Go: A Kidd's Guide to Graphic Design
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Kidd's folksy, conversational tone, in which he speaks directly to readers, is appealing. . . . This is a book not only for art classes, but also for courses in journalism, communications, media, and writing, for units on persuasive writing and advertising, and to demonstrate how strong visual images convey meaning and appeal."
- School Library Journal (starred review)
"Beginning with the striking cover design--a red stop sign reading "GO"--this book challenges our assumptions about what we see and read. Kidd skillfully uses typography and illustration to demonstrate how graphic design informs the ways we make decisions that affect our lives. . . . An engaging introduction to a critical feature of our modern, design-rich environment."
- Kirkus Reviews
"A series of lucid, witty, and absorbing analyses of graphic design techniques . . . tomorrow's designers will want to grab a pencil and get going."
- Publishers Weekly
"'GO: A Kidd's Guide To Graphic Design, ' is pretty awesome."
- The Huffington Post
"Kidd . . . uses his writing skill to make design theory more interesting and appealing for young artists. . . . A great choice for the high school student considering a design career and perhaps for older or younger readers as well."
- Library Journal
"Chip Kidd is the world's pre-eminent book-jacket designer. He's done more than 1,000 of them, and built such a sterling reputation that several high-profile authors, including Oliver Sacks, have it in their contracts that Kidd design their book covers. The man has mastered graphic design. But that's not to say his job is without challenges. One of the more recent ones? How to think like a 10-year-old. . . . Kidd faced that challenge to create his new book, Go: A Kidd's Guide to Graphic Design. The book covers the fundamentals of graphic design: form, typography, content and concept. . . . Kidd's book features many examples of great design, including some of his own covers, to illustrate points. It's as much a visual experience as an intellectual one, which is a measure of great graphic design. . . The ideas in Go are simple, whether it is playing with scale or how fonts convey meaning. And they are all put forward so clearly and with such visual flair that readers will walk away feeling like junior Milton Glasers. Many, actually, maybe not so junior. . . . Considering that it's a Chip Kidd book, meaning fantastically designed, and that it covers a very popular subject, there's a good chance that some adults will grab it for themselves."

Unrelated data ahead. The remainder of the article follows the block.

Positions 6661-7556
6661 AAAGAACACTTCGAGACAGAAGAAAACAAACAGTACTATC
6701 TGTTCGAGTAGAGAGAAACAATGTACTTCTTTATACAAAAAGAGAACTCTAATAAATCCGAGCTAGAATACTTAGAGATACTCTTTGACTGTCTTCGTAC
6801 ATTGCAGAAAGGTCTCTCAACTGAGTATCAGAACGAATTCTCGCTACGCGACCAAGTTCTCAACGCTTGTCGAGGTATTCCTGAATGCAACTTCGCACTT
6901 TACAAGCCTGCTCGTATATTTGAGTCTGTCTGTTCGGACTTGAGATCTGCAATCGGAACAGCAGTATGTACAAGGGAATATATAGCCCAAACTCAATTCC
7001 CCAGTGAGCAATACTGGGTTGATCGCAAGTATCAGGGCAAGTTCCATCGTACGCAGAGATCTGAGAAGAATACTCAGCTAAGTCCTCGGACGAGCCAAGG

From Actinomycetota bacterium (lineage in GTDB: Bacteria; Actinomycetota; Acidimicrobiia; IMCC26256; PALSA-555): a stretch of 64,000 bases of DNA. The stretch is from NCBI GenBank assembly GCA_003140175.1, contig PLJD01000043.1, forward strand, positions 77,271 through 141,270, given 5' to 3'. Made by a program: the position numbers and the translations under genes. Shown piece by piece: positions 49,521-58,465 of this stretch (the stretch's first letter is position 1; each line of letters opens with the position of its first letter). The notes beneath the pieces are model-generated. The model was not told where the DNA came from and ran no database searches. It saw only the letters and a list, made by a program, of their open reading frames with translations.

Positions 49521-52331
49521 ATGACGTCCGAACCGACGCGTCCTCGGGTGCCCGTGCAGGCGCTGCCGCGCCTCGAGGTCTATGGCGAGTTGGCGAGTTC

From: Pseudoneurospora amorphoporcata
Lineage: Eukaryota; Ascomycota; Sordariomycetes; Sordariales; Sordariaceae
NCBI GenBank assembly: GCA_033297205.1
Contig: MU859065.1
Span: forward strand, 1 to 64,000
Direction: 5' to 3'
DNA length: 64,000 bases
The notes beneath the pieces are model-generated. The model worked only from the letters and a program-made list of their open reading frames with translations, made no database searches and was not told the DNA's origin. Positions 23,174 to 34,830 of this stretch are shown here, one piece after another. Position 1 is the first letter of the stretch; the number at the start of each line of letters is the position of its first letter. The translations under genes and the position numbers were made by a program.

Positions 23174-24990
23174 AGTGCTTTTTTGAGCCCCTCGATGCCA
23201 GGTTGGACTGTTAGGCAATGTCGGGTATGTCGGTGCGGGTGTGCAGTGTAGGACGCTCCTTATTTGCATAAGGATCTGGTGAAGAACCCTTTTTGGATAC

- The Globe and Mail
"Chip Kidd has been called the closest thing to a rock star in the design world. . . . In his new book, Go: A Kidd's Guide to Graphic Design, Kidd shares this rock star wisdom with the pubescent set, explaining the basics of typography, form, function, color, branding with playful narration and eye-popping visuals. . . . It's written for young readers aged 10 and up, but its witty, direct approach makes it a perfect primer for older design rookies as well. And the design of the book itself is, of course, far too beautiful to be reserved just for children."
-Co.Design, a Fast Company blog
"The design superstar gives us a crash course in the field; not surprisingly the book itself is extraordinarily designed!"
-Pop Candy, a USA Today blog
"A thing of beauty."
"In Go, Kidd--the renowned book-jacket designer--repeats the mantra "Form follows function" and adheres to it beautifully. The form of the book--a clever meld of text and images--follows its function, which is to convey the fundamentals of graphic design. Even if you're not an aspiring graphic artist, you'll learn the logic behind common symbols, like button arrangements on remote controls or the typefaces used in novels."
"At a time when arts programs in schools are under assault, [Go: A Kidd's Guide to Graphic Design] offers a beautiful distillation of the principles of great design and the careful decisions that go into making things look the way they do. The book is "for kids," but this grown-up was captivated too."
--Ed Catmull, president of Pixar and Disney Animation, in the Wall Street Journal